The NASA docs go to David and his family, now back at home, to try and convince them to conduct more studies. David’s parents don’t like the idea, but David agrees. David also neglects to divulge that he is now hearing voices in his head. With that, David is shipped to NASA and given a prison-like room filled with toys. These toys are there to offset the fact that he cannot call his family unless monitored and that he gets locked in his room when not being tested.
The next day David is being tested and, much like the earlier scene, his brain is connected to a fleet of monitors. As he is being asked questions the answers inexplicably start popping up on these screens. We also start seeing star charts, alien languages, and mentions of a planet named Phaelon which we find out is 560 light-years away. We also find out that David traveled there and back and, with the help of some techno-speak, explains why he hasn’t aged.
If you are thinking that this all sounds very adult and complex for a Disney movie aimed at kids, I agree. However, all of this is presented in a tight and very accessible way by director Randal Kleiser (Grease). It’s a very intriguing sci-fi story that, so far, has avoided talking down to its viewers. Rewatching it I was very impressed with how engaging it was. However, things change pretty quickly once David discovers the lemon ship.
Once David realizes he won’t be going home anytime soon (compounded by the fact that he is still hearing voices which he now believes are the ship) he devises a plan to break out of his room. I neglected to mention that David befriends a NASA employee when he gets to the base. I neglected to mention this because this character Carolyn (played by a young Sarah Jessica Parker) is pointless. Her sole purpose is to show off this rover robot called R.A.L.F. (Robotic Assistant Labor Facilitator) which David climbs into to escape his room. Seriously, that’s her whole purpose. They try to shoehorn her in at the end of the movie to show that she’s one of the good guys, but it doesn’t work.
Anyway, David gets to a hangar and finds the lemon ship. Naturally, it opens for him and it starts talking to him. The ship is a Trimaxion drone ship, so David nicknames it Max. Max explains that it needs the star charts stored in David’s head to get back to Phaelon. David agrees, but only if Max will take him home.
This is where the movie completely falls apart. To fill out the 90-minute run time, this spaceship joyride is padded with junk. Max gets a funny voice for some reason. There’s a musical number set to The Beach Boys. There are weird creatures from other planets on the ship that eat David’s hat (oh, and David steals one of these things because it’s cute and won’t kill him). There’s scatological humor that comes out of nowhere. All of this is written around a ship that can travel 99 times the speed of light but can’t outrun 1986 NASA goons?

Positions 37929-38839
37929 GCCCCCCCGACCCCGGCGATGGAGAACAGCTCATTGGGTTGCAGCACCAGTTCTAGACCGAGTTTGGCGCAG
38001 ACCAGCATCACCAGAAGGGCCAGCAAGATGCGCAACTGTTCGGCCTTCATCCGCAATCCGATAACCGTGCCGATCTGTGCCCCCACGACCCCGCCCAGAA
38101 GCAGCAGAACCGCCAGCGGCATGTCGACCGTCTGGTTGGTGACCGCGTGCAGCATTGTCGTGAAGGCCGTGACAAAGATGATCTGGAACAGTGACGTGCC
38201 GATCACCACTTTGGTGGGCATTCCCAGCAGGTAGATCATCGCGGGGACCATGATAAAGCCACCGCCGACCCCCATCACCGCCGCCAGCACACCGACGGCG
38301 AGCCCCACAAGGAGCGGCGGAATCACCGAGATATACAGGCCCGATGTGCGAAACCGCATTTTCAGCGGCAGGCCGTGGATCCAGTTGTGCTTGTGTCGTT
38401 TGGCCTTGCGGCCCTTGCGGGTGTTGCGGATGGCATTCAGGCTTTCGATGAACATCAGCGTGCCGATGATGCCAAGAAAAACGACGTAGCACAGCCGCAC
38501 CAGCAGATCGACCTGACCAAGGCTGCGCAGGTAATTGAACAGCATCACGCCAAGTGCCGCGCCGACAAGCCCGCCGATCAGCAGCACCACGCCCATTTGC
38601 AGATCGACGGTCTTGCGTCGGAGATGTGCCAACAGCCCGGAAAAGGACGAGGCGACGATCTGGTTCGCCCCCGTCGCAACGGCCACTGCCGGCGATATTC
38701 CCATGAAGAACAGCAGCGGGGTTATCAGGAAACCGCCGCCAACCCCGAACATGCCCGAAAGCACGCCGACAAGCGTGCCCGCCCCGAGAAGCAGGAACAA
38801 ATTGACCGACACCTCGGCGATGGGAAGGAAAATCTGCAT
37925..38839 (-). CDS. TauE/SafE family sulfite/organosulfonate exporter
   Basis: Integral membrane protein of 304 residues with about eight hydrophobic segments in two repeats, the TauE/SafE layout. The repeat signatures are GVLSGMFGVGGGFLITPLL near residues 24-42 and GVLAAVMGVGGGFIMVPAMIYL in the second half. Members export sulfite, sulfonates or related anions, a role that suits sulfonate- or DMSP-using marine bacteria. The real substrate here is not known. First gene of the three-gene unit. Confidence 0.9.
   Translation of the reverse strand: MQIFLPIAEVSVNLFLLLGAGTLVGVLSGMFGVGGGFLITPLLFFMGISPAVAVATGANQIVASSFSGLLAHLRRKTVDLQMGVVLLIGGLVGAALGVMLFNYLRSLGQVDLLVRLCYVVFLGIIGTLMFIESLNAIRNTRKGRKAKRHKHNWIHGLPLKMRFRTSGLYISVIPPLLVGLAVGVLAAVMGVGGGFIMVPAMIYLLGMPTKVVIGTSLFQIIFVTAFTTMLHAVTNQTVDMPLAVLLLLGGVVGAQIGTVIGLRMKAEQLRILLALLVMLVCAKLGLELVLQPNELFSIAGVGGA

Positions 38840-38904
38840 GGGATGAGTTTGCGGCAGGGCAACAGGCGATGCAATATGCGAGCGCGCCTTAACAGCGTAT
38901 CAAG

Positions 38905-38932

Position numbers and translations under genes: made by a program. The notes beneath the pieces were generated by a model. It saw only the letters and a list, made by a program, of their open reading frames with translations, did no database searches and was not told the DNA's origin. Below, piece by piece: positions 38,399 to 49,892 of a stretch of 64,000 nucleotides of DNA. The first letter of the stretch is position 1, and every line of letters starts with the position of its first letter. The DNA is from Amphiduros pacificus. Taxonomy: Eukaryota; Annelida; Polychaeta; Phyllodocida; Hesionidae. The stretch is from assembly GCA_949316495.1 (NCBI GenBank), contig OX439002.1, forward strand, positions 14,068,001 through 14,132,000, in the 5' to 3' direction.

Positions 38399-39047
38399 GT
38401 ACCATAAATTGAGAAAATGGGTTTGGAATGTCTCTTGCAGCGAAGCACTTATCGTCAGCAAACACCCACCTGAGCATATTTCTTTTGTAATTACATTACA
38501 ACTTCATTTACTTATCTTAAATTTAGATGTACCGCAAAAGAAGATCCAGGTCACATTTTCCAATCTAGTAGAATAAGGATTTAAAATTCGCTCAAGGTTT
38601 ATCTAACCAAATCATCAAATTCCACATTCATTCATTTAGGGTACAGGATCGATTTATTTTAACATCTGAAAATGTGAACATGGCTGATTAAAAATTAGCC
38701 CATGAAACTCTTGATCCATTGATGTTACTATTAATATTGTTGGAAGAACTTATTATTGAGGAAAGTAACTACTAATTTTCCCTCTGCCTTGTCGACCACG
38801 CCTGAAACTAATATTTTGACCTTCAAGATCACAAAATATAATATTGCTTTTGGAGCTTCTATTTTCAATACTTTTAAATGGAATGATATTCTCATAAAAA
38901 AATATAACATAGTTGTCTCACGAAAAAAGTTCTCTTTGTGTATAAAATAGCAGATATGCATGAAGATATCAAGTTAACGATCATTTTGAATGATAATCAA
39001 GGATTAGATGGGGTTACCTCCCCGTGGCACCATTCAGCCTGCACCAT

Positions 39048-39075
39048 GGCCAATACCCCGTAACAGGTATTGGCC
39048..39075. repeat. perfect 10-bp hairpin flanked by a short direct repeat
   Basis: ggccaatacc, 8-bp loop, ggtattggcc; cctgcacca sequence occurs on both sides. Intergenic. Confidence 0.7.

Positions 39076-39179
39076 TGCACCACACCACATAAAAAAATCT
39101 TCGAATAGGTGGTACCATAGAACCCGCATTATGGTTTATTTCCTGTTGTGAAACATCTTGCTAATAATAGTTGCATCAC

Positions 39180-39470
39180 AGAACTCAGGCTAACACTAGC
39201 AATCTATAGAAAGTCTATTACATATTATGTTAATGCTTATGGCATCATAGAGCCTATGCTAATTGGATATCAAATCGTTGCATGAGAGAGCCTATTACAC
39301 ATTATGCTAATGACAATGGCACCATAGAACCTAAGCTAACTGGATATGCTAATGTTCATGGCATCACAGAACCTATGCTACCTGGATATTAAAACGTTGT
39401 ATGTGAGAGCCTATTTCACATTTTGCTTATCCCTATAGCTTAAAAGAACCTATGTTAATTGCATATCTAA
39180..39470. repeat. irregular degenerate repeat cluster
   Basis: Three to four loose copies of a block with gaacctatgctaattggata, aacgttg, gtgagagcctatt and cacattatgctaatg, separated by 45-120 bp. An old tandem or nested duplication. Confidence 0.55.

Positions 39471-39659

This all culminates in a standoff at David’s house (NASA beat them there after all). David knows the only way out is to have Max take him back to 1978. Cue the “it’s too dangerous” cliché, but he does it anyway and wakes up back in the woods right where he was knocked out at the beginning of the movie. He rushes home to find his parents and young Jeff in their boat ready to go shoot off some fireworks. Cue the mushy ending, complete with an E.T. ripoff shot of the lemon ship making a rainbow in the night sky.
So let’s revisit my original goal; does the movie hold up? Looking at it as the film I loved when I was a kid, the answer is. . . kind of. The story is very intriguing, the makeup is spot on, the effects are pretty slick, and there is even some nice puppetry on display. However, with the exception of David and his family, the film is full of cookie-cutter villains and pointless supporting characters, and when Max starts inexplicably talking like Pee-Wee Herman you’ll root for the ship to crash (interestingly Max was voiced by Pee-Wee himself, Paul Reubens, in a role credited as “Paul Mall”).
So Flight of the Navigator is not a total loss. You could do way worse when it comes to obscure 80s kids movies, but it, unfortunately, loses its way once it decides to start pandering to its target audience. I’ve always admired movies that give young audiences a bit more credit. If you want an alien movie that does that, I firmly believe your best bet is E.T. That one’s always worth a rewatch!
Do you plan on revisiting Flight of the Navigator? Did I inspire you to seek it out and watch it for the first time? What fossil would you like to see uncovered in a future article? Let us know your thoughts on Twitter and Instagram and be sure to download the Kernel App to keep up with the latest releases!